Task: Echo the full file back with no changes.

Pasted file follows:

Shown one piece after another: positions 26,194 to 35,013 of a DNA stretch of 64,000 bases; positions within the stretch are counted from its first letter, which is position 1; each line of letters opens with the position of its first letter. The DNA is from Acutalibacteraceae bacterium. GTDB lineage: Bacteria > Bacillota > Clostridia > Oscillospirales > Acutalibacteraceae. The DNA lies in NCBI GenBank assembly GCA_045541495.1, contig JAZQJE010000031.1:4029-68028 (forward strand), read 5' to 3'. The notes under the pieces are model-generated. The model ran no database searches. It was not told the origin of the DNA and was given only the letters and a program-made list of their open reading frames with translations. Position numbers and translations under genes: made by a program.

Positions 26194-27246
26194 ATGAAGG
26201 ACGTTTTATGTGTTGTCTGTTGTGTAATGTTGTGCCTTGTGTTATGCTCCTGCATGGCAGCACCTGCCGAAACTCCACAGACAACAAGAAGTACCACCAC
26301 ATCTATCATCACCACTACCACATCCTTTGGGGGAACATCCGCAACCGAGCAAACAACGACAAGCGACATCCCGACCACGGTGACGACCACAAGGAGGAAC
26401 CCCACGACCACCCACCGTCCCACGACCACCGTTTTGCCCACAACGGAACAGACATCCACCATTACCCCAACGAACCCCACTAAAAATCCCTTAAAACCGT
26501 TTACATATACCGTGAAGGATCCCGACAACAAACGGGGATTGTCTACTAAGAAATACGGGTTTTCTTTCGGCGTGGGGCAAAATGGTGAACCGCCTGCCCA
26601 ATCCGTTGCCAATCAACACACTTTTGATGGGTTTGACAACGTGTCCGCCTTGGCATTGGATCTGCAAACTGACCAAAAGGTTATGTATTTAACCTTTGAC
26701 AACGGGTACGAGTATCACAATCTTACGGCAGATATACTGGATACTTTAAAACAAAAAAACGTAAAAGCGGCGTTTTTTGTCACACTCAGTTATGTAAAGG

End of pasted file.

Shown one piece after another: positions 26,194 to 35,013 of a DNA stretch of 64,000 bases; positions within the stretch are counted from its first letter, which is position 1; each line of letters opens with the position of its first letter. The DNA is from Acutalibacteraceae bacterium. GTDB lineage: Bacteria > Bacillota > Clostridia > Oscillospirales > Acutalibacteraceae. The DNA lies in NCBI GenBank assembly GCA_045541495.1, contig JAZQJE010000031.1:4029-68028 (forward strand), read 5' to 3'. The notes under the pieces are model-generated. The model ran no database searches. It was not told the origin of the DNA and was given only the letters and a program-made list of their open reading frames with translations. Position numbers and translations under genes: made by a program.

Positions 26194-27246
26194 ATGAAGG
26201 ACGTTTTATGTGTTGTCTGTTGTGTAATGTTGTGCCTTGTGTTATGCTCCTGCATGGCAGCACCTGCCGAAACTCCACAGACAACAAGAAGTACCACCAC
26301 ATCTATCATCACCACTACCACATCCTTTGGGGGAACATCCGCAACCGAGCAAACAACGACAAGCGACATCCCGACCACGGTGACGACCACAAGGAGGAAC
26401 CCCACGACCACCCACCGTCCCACGACCACCGTTTTGCCCACAACGGAACAGACATCCACCATTACCCCAACGAACCCCACTAAAAATCCCTTAAAACCGT
26501 TTACATATACCGTGAAGGATCCCGACAACAAACGGGGATTGTCTACTAAGAAATACGGGTTTTCTTTCGGCGTGGGGCAAAATGGTGAACCGCCTGCCCA
26601 ATCCGTTGCCAATCAACACACTTTTGATGGGTTTGACAACGTGTCCGCCTTGGCATTGGATCTGCAAACTGACCAAAAGGTTATGTATTTAACCTTTGAC
26701 AACGGGTACGAGTATCACAATCTTACGGCAGATATACTGGATACTTTAAAACAAAAAAACGTAAAAGCGGCGTTTTTTGTCACACTCAGTTATGTAAAGG